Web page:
Pest Problems

How to Identify Shield Bugs and Prevent Them From Entering Your Home

Each year, with the arrival of bad weather, our homes are being charged by all kinds of pests. Every one of them wants to shelter in with you, enjoying the abundance of food and warmth. One of these pests is the notorious stink bug, or shield bug, as it is largely popular here in the UK.

The name “Stink bug” originates from this insect’s ability to release an odour through a special gland on its belly when disturbed or crushed. Such defence mechanisms are used by lots of other insects. In the UK, this particular insect is more commonly known as a Shield bug, thanks to its shape.

If you:

  • Have lots of indoor plants;
  • Have a basement;
  • Often spot shieldbugs inside.

Then this post might be just what you need! Read on to find out more about these little stinkers and how you can keep them in check.

What are shield/stink bugs?

Those insects get to around 2cm long and roughly the same in width. They have six legs and a pair of antennae. Adults have wings and are good flyers. They are not beetles, although they may look like them. These insects belong to the “True Bugs” family, characterised by piercing-sucking mouthparts and a triangle shape on their backs, that comes from the shape and structure of their wings.

The younglings are called nymphs and have around five stages of growth before turning into adults, not including the egg and larvae stages of their life cycle.

Shield bug identification

You can spot mainly two species in the UK. The brown marmorated stink bug (Halyomorpha halys), which is an invasive species from Asia, and the local green shield bug (Palomena prasina). As you can deduct from their names, both species are easily distinguishable by their colour.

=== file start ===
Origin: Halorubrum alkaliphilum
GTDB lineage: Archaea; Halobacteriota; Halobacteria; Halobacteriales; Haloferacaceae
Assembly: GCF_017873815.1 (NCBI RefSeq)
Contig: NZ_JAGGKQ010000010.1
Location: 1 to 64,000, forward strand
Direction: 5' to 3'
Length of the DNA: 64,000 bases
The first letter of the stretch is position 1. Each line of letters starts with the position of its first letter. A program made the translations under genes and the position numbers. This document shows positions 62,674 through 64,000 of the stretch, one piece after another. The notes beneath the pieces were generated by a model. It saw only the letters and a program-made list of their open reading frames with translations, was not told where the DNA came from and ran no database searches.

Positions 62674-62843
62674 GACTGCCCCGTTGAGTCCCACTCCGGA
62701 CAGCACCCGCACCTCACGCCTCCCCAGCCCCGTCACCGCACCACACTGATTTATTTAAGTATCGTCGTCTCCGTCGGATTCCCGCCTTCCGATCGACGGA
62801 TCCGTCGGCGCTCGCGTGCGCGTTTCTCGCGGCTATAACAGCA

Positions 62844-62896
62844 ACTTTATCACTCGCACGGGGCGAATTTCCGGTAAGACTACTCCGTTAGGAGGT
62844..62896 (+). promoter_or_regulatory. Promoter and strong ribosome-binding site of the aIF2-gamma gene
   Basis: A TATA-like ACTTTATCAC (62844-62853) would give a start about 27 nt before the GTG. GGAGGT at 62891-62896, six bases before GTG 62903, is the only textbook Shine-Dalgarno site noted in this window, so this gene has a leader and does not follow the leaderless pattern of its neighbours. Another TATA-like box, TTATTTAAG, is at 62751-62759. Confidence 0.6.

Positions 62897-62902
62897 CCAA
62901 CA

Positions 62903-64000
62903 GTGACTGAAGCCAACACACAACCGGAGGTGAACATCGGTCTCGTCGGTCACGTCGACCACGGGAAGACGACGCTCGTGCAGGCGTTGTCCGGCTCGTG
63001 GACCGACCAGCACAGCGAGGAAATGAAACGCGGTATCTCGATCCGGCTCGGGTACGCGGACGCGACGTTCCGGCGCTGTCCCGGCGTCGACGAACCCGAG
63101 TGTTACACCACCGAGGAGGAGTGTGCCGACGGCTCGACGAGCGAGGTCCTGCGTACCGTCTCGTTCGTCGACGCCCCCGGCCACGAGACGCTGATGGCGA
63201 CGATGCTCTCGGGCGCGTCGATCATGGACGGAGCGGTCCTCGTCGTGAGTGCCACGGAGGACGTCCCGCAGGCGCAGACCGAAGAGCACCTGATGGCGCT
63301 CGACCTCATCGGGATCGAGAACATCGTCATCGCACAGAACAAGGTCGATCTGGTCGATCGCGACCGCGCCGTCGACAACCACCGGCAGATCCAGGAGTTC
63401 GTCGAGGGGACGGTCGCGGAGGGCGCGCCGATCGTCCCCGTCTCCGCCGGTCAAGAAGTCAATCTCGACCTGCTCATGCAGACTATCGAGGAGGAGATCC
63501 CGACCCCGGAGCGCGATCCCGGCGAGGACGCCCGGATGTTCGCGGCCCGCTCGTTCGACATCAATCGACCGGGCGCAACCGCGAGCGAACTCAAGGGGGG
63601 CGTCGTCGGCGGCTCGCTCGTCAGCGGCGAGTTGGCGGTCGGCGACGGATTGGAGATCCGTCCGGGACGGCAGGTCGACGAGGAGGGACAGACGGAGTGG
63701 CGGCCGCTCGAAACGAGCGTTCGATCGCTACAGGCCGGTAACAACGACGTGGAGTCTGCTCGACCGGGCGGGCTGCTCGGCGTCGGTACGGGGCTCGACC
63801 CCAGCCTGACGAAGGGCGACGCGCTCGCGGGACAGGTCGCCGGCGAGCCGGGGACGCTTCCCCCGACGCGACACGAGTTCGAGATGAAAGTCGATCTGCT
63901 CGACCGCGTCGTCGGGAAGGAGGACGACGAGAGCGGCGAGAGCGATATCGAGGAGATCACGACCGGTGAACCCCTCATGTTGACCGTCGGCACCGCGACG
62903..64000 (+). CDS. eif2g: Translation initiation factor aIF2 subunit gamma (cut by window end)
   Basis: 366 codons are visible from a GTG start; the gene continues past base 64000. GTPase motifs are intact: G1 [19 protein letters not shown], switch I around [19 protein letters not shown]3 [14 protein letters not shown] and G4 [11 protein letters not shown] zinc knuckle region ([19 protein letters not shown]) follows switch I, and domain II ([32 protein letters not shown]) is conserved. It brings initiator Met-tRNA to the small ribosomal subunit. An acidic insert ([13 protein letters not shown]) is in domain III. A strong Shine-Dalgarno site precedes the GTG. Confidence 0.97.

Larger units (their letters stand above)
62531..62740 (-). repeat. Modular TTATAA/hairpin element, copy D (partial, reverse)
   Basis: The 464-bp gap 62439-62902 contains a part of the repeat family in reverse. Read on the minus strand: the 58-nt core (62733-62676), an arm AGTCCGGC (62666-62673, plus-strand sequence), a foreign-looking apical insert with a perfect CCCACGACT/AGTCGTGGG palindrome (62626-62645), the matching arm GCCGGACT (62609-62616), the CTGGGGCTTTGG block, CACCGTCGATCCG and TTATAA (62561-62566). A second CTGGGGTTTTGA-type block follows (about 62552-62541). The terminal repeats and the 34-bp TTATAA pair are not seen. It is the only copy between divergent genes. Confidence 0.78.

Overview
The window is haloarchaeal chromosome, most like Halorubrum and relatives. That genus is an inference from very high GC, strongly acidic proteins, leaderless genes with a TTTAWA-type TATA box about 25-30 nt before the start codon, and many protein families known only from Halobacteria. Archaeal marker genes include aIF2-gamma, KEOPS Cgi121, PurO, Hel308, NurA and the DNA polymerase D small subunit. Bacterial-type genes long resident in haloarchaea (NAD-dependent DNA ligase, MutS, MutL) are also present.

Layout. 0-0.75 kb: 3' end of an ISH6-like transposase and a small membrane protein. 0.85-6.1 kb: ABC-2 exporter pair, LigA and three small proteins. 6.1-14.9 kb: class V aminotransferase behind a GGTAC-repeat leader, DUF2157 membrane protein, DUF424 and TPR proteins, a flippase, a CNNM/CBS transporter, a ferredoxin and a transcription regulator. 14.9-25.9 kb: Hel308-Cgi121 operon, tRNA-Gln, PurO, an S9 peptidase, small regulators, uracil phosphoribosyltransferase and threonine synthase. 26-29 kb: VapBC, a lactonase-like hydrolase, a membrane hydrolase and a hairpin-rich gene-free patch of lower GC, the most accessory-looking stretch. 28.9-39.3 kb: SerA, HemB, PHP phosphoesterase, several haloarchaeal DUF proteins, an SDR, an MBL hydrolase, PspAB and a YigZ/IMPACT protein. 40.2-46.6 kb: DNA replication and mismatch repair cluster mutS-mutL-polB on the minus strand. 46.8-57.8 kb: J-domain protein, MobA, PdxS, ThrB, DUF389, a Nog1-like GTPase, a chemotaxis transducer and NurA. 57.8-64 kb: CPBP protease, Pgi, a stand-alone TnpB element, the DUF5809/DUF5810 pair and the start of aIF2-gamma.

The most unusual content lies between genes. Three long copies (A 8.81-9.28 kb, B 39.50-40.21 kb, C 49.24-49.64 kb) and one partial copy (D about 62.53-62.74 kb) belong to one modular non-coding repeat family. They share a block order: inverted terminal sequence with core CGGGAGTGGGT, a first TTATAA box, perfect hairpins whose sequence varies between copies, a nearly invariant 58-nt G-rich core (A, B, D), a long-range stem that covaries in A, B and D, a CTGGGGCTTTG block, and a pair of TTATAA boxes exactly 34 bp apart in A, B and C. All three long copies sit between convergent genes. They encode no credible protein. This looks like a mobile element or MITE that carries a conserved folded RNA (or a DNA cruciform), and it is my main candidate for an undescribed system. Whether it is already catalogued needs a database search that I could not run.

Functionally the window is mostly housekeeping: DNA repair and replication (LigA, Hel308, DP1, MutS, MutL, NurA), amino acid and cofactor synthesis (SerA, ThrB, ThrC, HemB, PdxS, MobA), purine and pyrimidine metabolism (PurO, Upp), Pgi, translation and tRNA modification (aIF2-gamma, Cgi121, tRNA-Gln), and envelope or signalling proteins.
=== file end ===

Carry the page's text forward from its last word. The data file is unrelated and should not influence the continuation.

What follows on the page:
The brown marmorated stink bug carries white marks on its back, similar to the markings on marble, hence the name. This is the most visible characteristic you can use to distinguish the brown marmorated bug from the common green shield bug with the approach of the winter months. That’s because it is during this period that the green shield bug actually shifts its colour to brown. It does that to better camouflage itself in its changing surroundings.

Both species are close relatives of the family Pentatomidae. You can also spot the predatory shield bug (Picromerus bidens) which looks a lot like a brown marmorated stink bug. Its most keen difference is its sharp shoulders. This species can often be found in gardens, and can actually be quite beneficial.

How to tell adults and nymphs apart

Adults shield bugs will have a pair of fully developed wings that they fold on top of their body. This is how you can easily identify a nymph from an adult, as nymphs have no wings.

The nymphs of the brown marmorated stink bugs are yellow and red. They have bright red eyes during all nymph stages. The nymphs of the green shield bugs are different shades of green throughout their stages and carry red stripes on their antennae.

The transition between nymph stages happens through moulting. Each time a nymph moults, it sheds its skin and gets a bit bigger.

Are shield bugs dangerous?